Back in 1984,  when Group B rally cars were running with very few restrictions, the 205 Turbo 16 of Peugeot made its WRC debut in the Tour de Corse. Two years later, the car had won the 1985 and 1986 drivers and constructors championships. But in 1984, Peugeot presented on the Paris Motor Show the future successor of the205T16, the Quasar.

The Quasar is a futuristic vision of a sports car, inspired by the design of science fiction spacecraft by the Peugeot Style Centre in La Garenne. Its design represents a challenge to the imagination and shows what may create when stylists, engineers and manufacturers forget the limitations of industry and unleash dreams.

As a future replacement for the current rally champion, the Peugeot Quasar chassis was based on the successful Peugeot 205 Turbo 16. The double wishbone suspensions were derived from Formula 1, with rods and sticks to ensure the permanent orientation of the wheels, reducing and unsprung the dampers efficiency.

Peugeot Quasar

The four-cylinder engine and 1,599 cc was naked and centrally placed. The head was DOHC with four valves per cylinder. Equipped with two turbochargers with intercooler, this engine delivers 600bhp at 4,500 rpm. Torque, according to the official figure, was about 490 Nm.

Regarding transmission, the Peugeot Quasar was an AWD monster with a center differential, and traction distribution is 40% at front axle to 60% at the rear. It had traction control and a five-speed gearbox. The brakes were disc, ventilated four-wheel drive. The tires were 255/50 Michelin MXX mounted on 16-inch wheels.


The chassis in carbon fiber and Kevlar was used to achieve a very low weight (there is no official data on this point). The profile of the car is designed to achieve high speeds. In this sense, it stressed the stained glass dome that surrounds the passenger compartment, another nod to the spacecraft. The scissor doors were opened by rotating angled almost straight forward running perpendicular to the ground.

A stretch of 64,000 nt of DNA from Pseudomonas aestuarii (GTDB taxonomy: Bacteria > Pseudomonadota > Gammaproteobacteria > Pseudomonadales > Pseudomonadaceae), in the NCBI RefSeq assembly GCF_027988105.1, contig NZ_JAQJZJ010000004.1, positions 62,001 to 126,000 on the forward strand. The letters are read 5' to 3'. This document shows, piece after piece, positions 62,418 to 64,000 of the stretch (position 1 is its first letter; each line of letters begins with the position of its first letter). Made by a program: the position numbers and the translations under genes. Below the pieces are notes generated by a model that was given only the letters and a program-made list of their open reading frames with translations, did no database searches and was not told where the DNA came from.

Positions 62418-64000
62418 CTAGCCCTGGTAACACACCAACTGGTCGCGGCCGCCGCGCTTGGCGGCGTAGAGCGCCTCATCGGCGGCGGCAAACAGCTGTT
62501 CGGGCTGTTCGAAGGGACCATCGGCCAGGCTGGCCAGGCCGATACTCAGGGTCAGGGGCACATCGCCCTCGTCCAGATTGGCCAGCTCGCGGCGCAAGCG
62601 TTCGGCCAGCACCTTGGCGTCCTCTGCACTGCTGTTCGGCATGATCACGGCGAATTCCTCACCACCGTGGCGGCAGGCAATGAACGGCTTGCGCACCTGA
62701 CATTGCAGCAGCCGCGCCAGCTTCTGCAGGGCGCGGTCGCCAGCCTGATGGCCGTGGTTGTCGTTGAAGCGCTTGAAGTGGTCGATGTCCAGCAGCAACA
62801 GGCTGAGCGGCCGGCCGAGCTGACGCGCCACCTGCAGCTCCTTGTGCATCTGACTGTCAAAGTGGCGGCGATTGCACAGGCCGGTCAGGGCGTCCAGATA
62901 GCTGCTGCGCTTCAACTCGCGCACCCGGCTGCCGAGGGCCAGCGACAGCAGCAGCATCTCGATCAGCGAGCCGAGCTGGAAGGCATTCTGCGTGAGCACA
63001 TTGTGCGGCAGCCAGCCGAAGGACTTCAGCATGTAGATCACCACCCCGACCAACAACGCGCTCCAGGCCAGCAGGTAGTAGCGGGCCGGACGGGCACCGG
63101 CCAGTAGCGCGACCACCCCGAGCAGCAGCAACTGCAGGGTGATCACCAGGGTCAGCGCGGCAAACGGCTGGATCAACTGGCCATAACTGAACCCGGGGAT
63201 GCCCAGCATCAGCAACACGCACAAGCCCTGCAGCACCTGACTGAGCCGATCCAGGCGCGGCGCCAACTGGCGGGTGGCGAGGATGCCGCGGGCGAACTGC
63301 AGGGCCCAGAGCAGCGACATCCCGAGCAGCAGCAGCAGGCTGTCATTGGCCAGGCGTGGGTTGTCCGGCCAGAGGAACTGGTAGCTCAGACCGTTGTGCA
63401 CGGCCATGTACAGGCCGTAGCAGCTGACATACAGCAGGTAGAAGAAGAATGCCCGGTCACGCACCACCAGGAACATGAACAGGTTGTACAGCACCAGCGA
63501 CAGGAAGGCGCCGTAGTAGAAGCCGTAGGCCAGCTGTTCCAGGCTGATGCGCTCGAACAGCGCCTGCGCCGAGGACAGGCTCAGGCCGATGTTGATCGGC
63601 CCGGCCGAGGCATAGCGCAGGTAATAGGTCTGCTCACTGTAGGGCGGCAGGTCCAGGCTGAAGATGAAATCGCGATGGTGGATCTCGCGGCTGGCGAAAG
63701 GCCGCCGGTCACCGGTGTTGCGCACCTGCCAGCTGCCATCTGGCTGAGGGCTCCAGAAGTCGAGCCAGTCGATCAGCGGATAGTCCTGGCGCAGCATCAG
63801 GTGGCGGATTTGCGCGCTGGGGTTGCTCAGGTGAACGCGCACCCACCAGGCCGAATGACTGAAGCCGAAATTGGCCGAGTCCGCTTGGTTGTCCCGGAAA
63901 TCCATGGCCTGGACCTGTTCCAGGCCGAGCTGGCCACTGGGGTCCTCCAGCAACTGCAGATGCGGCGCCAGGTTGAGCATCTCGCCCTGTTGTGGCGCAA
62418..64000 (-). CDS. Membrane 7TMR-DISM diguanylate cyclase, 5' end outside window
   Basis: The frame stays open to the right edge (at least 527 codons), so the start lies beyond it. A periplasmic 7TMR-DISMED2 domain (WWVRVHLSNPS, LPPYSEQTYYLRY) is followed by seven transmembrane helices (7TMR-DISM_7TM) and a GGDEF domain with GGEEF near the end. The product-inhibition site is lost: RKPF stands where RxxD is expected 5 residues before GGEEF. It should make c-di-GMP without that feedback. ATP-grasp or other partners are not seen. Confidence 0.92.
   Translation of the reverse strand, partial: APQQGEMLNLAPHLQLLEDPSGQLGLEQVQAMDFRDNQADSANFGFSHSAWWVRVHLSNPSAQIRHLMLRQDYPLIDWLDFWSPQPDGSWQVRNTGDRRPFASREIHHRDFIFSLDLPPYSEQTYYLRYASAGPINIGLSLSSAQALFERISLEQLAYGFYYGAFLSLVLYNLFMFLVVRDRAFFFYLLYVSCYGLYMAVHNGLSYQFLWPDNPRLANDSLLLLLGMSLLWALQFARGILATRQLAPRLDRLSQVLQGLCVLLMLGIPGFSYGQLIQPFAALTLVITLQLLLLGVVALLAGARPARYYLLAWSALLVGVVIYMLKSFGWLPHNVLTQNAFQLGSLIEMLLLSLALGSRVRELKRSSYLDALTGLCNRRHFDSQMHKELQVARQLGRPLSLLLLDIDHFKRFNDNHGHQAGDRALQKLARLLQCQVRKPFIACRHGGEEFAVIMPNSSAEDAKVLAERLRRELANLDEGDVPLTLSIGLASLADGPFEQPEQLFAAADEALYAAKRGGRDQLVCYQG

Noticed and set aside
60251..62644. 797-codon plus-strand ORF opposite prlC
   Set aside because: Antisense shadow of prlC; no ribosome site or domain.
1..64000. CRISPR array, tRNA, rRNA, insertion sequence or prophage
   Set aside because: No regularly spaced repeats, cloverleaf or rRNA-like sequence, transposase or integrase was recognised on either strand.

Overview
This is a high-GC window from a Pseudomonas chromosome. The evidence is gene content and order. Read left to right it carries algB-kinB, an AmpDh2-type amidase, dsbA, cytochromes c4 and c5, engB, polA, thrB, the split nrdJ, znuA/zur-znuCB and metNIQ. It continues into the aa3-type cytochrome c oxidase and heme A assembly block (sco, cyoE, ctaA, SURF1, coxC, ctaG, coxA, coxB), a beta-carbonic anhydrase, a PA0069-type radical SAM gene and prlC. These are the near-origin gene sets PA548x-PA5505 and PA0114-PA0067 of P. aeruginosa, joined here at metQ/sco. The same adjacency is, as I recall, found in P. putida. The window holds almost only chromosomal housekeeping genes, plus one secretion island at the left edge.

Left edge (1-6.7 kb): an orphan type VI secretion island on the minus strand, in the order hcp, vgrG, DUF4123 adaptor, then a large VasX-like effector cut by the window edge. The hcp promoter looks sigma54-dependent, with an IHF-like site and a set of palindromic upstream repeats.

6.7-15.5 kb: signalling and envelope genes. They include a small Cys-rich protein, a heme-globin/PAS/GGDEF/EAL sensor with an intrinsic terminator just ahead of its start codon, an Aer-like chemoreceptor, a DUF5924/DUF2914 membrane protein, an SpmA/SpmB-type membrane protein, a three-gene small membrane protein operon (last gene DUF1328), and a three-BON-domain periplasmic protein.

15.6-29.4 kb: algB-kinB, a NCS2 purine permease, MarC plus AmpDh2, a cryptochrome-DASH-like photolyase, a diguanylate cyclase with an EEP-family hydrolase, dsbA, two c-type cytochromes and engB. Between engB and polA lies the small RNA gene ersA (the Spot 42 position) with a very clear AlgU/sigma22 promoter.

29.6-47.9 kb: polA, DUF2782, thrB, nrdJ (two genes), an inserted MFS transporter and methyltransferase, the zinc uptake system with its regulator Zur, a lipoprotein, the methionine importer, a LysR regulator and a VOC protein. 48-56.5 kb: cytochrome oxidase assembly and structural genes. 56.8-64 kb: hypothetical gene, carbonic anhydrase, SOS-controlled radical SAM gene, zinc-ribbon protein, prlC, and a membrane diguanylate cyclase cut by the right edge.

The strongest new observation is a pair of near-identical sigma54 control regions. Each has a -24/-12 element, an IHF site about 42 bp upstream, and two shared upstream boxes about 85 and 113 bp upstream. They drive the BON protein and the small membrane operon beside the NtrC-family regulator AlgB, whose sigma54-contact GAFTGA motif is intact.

The interior was upholstered in dark blue and red. The instrument panel was electronic, with a system liquid crystal that changes intensity depending on the ambient lighting. Warning messages were displayed on a video screen and navigation system that provides road maps and city, a real treat for the time.

The seats were anatomical and enveloping. The driving position was the typical of a race car in a very low position. The sound system was in line with the rest of the set. The hi-fi system with equalizer supplied by the Japanese firm Clarion, coupled with the acoustic study of the interior, the Peugeot Quasar turned into a real concert hall rolling with almost endless sound possibilities.


However, the car was never produced. The cancellation in 1986 of Group B suposo the end of the golden age of rallying. His successor, the S Group, cars even more amazing and with a more limited production, where you should place the Quasar, he was also canceled and instead opted for a championship based on improved street cars, the group A.

A real pity that cars like the Peugeot Quasar, the Audi RS002 or Delta ECV never have seen the light.



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